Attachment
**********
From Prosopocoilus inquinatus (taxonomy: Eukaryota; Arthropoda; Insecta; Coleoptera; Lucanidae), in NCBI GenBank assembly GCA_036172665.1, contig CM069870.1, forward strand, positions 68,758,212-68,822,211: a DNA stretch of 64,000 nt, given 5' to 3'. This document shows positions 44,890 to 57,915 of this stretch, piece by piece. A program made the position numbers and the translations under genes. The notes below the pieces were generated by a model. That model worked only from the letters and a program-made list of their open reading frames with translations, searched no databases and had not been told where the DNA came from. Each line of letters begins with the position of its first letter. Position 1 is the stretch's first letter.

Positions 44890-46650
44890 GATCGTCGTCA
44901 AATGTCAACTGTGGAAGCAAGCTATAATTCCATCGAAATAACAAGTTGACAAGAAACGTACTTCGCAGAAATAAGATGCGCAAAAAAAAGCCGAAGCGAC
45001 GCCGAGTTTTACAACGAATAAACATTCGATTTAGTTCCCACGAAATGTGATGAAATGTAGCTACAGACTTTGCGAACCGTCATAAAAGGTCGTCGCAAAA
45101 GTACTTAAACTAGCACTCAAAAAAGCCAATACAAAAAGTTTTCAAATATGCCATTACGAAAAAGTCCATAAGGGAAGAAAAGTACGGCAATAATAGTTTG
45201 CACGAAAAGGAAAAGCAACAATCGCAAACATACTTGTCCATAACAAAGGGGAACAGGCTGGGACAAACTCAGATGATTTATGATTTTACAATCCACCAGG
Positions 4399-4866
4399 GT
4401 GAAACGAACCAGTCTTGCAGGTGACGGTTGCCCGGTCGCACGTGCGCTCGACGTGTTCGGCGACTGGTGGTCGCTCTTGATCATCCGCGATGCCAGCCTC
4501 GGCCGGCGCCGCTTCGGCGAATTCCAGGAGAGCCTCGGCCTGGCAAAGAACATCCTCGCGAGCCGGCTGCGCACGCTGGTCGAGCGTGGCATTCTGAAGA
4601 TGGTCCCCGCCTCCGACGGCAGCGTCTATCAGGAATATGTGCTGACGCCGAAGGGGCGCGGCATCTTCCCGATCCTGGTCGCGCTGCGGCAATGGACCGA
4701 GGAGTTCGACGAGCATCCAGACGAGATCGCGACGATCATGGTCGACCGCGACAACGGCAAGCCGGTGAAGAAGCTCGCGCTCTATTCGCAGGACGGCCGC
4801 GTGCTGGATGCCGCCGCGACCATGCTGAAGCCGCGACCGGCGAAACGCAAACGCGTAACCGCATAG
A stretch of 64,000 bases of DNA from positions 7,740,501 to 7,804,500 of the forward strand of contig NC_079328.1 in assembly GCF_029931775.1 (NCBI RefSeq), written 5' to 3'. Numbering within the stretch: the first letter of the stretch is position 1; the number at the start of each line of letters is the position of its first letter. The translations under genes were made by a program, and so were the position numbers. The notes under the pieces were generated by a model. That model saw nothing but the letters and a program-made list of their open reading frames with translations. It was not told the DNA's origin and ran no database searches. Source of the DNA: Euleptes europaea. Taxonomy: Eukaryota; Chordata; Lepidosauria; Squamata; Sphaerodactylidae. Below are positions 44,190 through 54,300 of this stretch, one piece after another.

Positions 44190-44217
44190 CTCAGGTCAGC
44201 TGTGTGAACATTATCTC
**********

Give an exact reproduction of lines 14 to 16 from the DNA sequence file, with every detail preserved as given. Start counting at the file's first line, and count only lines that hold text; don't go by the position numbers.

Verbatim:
4801 GTGCTGGATGCCGCCGCGACCATGCTGAAGCCGCGACCGGCGAAACGCAAACGCGTAACCGCATAG
A stretch of 64,000 bases of DNA from positions 7,740,501 to 7,804,500 of the forward strand of contig NC_079328.1 in assembly GCF_029931775.1 (NCBI RefSeq), written 5' to 3'. Numbering within the stretch: the first letter of the stretch is position 1; the number at the start of each line of letters is the position of its first letter. The translations under genes were made by a program, and so were the position numbers. The notes under the pieces were generated by a model. That model saw nothing but the letters and a program-made list of their open reading frames with translations. It was not told the DNA's origin and ran no database searches. Source of the DNA: Euleptes europaea. Taxonomy: Eukaryota; Chordata; Lepidosauria; Squamata; Sphaerodactylidae. Below are positions 44,190 through 54,300 of this stretch, one piece after another.

Positions 44190-44217